Why in the heck should we have to send our personal and financial information to every single casino we try out? Just because one or two children have managed to fraud their way into such a venue?
I personally don't want my information out there at every casino on the planet, do you?
 

Kenny Lingus

Tard Counter
Joined
Dec 24, 2006
Location
Near Chicago, Illinois
Point made. This could be the get out of jail free card.

Is it right to go this route? I don't think so. There's a thing called responsibility whether it be on his or his parents shoulders. He knew he was doing something illegal and wrong. The parents are ultimately responsible for a minor child.

If he had been winning, this most likely wouldn't be an issue and the money would have be happily accepted...

The idea of making newly registered players forward all docs before depositing and playing is just ridiculous. There are many casinos a player will try, some once, some a few times, but may decide not to continue depositing at that casino.
Why in the heck should we have to send our personal and financial information to every single casino we try out? Just because one or two children have managed to fraud their way into such a venue?
I personally don't want my information out there at every casino on the planet, do you?

all4greed, if you read my post carefully, I said: "I would agree that if the info is indeed true, the child should be dealt with by the parents in an appropriately stern manner."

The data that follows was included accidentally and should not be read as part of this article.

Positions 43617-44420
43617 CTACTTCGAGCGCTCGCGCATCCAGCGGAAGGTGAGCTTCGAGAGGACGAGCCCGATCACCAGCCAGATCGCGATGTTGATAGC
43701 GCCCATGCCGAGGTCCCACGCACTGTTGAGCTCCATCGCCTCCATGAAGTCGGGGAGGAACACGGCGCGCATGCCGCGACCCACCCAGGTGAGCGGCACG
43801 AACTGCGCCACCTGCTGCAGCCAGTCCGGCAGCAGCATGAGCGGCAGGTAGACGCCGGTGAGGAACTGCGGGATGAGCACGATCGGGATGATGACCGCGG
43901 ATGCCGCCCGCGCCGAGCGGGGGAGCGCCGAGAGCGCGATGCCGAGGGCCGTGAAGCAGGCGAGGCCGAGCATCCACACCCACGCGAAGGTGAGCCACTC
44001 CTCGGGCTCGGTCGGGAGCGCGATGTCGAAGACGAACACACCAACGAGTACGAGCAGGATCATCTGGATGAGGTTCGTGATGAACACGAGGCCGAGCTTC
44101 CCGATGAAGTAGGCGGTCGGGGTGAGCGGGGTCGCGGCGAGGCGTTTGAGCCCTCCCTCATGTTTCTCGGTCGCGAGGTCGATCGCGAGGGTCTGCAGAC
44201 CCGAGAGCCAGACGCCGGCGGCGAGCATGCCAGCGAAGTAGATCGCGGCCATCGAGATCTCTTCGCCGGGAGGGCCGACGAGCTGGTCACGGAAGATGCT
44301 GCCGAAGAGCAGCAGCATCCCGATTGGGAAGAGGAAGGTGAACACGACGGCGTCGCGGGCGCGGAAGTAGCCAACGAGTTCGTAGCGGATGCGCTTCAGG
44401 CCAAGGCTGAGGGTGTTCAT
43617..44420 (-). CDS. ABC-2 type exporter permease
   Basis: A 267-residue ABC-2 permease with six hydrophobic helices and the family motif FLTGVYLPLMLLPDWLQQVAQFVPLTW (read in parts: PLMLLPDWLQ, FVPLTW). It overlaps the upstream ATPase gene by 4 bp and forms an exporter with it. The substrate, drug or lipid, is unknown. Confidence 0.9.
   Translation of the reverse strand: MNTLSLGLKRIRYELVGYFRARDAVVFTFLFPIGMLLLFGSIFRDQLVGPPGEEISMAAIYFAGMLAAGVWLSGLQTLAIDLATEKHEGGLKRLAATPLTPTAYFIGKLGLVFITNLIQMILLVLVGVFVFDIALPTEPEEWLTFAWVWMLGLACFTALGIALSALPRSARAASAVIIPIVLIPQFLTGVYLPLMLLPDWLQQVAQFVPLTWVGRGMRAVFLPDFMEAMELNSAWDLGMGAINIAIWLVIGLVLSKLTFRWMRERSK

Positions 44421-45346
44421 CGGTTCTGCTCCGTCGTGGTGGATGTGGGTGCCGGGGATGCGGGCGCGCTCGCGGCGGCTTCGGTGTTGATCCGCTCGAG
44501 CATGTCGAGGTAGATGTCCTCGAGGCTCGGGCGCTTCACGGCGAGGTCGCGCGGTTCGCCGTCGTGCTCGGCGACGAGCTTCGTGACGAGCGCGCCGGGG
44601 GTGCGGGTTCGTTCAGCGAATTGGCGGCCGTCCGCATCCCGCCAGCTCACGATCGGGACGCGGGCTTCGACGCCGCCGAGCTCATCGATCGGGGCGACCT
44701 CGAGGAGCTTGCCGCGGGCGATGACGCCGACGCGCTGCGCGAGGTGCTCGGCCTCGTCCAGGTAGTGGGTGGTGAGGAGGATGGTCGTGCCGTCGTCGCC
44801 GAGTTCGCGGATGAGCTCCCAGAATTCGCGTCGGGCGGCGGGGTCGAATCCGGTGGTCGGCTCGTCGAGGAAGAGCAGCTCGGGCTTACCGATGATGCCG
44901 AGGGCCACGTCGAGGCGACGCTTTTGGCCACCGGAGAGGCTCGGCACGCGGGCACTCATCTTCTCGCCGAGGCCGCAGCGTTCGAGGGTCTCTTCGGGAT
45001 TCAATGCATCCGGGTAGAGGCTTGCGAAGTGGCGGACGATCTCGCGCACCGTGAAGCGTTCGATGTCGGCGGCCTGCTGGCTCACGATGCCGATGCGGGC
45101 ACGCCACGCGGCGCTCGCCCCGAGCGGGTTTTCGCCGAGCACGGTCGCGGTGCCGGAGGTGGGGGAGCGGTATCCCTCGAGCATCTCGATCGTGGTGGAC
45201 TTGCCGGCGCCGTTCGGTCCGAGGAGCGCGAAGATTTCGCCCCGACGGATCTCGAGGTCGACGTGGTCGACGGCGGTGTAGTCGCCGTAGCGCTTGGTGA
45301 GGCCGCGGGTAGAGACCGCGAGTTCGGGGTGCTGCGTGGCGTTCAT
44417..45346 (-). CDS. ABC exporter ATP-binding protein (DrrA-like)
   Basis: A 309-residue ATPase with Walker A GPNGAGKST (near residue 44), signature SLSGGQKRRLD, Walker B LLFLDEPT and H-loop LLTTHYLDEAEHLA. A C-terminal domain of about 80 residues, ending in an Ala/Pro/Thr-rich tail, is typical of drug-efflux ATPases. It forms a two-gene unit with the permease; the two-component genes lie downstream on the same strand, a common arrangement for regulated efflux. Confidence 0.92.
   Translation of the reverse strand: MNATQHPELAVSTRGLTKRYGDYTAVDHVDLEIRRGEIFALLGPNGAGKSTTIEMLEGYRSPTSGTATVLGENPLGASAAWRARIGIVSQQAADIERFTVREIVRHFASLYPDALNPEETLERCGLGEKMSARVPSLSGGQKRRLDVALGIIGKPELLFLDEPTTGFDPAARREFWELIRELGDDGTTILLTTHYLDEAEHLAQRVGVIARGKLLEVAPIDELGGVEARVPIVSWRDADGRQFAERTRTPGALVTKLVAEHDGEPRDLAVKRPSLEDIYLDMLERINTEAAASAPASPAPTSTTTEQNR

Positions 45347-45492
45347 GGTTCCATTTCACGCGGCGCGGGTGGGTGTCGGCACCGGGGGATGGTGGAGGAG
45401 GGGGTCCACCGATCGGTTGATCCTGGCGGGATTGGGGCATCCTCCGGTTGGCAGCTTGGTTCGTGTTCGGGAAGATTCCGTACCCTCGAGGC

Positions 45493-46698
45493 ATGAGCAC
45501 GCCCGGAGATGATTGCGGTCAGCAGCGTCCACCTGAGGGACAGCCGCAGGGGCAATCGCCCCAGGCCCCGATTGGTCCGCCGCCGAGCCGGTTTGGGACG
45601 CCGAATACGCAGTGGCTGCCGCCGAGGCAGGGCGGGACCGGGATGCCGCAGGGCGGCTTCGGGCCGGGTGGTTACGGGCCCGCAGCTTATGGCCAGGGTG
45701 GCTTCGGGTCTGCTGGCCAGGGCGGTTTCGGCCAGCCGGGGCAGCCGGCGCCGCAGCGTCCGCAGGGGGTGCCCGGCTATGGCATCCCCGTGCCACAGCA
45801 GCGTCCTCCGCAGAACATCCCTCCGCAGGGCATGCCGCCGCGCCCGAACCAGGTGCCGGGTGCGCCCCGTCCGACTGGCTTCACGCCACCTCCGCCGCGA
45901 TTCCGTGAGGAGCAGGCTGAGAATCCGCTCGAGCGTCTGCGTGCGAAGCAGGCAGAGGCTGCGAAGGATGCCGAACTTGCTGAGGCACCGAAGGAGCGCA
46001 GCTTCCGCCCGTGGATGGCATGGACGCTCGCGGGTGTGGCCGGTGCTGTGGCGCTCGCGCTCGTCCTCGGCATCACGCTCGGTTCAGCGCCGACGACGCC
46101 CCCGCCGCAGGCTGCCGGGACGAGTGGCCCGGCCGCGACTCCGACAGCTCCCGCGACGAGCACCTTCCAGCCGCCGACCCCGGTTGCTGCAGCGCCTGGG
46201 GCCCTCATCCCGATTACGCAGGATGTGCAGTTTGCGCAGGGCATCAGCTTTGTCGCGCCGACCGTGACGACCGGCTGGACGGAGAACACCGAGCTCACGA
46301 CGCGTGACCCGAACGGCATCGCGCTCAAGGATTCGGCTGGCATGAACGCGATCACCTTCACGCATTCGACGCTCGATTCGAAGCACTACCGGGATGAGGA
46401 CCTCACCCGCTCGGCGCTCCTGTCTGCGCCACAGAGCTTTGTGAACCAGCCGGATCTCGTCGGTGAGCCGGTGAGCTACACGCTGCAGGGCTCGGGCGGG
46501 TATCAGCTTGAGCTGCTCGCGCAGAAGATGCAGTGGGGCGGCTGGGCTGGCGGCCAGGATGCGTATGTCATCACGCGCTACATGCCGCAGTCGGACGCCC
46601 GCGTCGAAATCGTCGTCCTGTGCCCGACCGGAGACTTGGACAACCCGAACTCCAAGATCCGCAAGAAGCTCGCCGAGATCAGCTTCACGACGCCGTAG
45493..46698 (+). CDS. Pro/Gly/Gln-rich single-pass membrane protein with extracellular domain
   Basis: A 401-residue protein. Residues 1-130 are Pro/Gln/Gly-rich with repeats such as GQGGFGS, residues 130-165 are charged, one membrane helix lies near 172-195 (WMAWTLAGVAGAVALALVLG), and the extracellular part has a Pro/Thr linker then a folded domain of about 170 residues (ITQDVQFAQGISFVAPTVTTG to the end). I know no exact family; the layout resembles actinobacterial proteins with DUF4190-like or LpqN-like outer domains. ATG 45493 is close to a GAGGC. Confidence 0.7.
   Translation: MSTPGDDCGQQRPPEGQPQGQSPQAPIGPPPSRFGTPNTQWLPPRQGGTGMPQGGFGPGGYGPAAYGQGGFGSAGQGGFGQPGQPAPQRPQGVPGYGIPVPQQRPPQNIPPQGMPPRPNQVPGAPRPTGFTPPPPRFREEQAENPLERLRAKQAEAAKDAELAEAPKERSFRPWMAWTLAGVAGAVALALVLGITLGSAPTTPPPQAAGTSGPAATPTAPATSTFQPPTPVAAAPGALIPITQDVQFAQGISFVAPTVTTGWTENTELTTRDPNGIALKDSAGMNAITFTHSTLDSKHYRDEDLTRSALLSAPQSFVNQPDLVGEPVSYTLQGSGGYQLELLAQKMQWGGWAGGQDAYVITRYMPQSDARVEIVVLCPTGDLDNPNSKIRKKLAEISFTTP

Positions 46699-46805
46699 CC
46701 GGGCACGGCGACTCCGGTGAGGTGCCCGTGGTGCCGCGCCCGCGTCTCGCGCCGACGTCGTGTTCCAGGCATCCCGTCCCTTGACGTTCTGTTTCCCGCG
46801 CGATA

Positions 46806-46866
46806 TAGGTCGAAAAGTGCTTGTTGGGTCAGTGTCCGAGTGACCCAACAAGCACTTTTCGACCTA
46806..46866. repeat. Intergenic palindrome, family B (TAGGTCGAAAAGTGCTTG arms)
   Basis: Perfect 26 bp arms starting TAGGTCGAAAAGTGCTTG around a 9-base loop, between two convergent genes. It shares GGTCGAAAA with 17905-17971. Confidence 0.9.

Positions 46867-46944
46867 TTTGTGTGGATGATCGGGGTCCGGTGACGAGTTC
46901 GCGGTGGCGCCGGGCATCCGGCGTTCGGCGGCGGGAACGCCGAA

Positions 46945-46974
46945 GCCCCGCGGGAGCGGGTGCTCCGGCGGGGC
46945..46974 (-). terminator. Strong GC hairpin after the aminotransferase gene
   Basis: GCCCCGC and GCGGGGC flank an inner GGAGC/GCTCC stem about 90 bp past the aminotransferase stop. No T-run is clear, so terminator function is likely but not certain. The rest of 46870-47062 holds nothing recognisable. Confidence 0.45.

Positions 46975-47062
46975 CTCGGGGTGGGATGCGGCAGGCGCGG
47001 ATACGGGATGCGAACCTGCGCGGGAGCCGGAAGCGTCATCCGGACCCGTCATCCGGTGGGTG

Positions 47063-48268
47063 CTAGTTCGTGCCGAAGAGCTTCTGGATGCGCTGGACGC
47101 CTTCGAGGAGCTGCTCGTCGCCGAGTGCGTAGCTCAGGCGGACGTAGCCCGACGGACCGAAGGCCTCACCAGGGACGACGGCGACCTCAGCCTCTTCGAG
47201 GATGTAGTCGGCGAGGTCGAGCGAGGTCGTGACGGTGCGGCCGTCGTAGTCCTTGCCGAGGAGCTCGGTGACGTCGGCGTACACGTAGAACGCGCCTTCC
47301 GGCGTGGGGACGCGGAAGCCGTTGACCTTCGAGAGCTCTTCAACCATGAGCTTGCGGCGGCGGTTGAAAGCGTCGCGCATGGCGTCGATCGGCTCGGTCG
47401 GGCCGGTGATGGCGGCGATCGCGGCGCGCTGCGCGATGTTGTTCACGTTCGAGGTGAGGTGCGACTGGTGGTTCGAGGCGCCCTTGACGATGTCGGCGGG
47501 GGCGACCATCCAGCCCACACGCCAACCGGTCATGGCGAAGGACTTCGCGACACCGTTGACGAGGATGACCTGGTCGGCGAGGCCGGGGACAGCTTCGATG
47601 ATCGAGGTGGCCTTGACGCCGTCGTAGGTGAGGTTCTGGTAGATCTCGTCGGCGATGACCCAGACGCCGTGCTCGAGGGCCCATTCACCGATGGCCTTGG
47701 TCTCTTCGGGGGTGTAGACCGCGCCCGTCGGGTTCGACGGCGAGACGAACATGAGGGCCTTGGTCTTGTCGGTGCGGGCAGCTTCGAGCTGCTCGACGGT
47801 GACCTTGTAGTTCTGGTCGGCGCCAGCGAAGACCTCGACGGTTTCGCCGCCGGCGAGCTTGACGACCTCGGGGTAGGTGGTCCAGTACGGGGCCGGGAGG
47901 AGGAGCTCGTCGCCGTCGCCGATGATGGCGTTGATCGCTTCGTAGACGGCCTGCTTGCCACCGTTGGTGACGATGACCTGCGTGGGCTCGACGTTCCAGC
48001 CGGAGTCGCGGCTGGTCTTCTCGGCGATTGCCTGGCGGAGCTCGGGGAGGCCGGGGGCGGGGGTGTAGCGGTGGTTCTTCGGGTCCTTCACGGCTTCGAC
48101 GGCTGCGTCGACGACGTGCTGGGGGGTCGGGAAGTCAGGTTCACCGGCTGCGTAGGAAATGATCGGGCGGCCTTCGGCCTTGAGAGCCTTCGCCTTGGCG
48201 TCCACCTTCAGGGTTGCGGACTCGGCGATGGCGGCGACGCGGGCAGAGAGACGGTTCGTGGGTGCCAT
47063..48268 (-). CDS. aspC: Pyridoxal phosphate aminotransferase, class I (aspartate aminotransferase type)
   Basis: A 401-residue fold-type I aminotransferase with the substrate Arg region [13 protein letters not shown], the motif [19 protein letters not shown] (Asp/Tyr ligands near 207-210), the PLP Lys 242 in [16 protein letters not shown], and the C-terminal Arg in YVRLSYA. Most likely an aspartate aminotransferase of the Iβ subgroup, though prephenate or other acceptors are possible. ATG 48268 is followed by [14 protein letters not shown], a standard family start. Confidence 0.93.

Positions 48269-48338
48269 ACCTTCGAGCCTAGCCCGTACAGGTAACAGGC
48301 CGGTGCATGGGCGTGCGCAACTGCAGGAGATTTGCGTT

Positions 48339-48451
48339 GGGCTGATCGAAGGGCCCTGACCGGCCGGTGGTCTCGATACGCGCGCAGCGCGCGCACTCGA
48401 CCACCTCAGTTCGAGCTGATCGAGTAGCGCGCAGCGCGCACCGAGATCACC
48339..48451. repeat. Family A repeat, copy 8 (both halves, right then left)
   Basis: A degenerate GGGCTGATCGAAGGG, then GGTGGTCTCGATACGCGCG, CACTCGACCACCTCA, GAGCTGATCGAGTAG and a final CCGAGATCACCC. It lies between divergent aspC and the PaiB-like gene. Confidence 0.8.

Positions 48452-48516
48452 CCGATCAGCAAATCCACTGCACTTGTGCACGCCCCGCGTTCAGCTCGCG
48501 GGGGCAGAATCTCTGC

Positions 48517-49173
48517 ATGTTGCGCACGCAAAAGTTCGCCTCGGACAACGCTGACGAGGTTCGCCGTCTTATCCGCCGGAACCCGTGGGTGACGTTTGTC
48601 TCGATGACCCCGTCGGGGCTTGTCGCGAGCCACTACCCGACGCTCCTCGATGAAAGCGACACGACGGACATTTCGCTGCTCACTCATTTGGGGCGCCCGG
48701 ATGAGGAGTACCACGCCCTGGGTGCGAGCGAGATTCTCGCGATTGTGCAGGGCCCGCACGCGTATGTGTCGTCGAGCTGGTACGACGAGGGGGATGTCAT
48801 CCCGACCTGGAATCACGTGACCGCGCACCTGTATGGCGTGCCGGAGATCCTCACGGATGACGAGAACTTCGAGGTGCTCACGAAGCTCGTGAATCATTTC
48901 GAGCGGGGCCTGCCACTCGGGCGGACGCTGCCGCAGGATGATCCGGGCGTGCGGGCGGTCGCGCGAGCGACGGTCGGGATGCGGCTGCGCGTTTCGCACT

But this is not a parenting forum, but a gambling one, and my post was tailored as such. I think that most agree that the minor child should have to deal with consequences for their actions. But ultimately this is to be the parents call, and I maintain that is how it should be.

But in a legal sense, what should happen? At least in the states, the answer is quite clear to me; both Neteller and the casino are at fault. It is absolutely their responsibility to make sure this type of thing doesn't happen.

It is here that Mavin's post needs to be addressed. Simply, it is not the player's call as to what verifications happen or when. The only thing you can do is not play at a site which you think goes overboard on this issue.

Now, I have seen many, many complaints in this forum about required documentation, particularily at cashout, and the abuses that occur. I for one would gladly submit my docs up front, for once and for all, if I knew that my cashouts were going to be processed swiftly and without hassle should I win.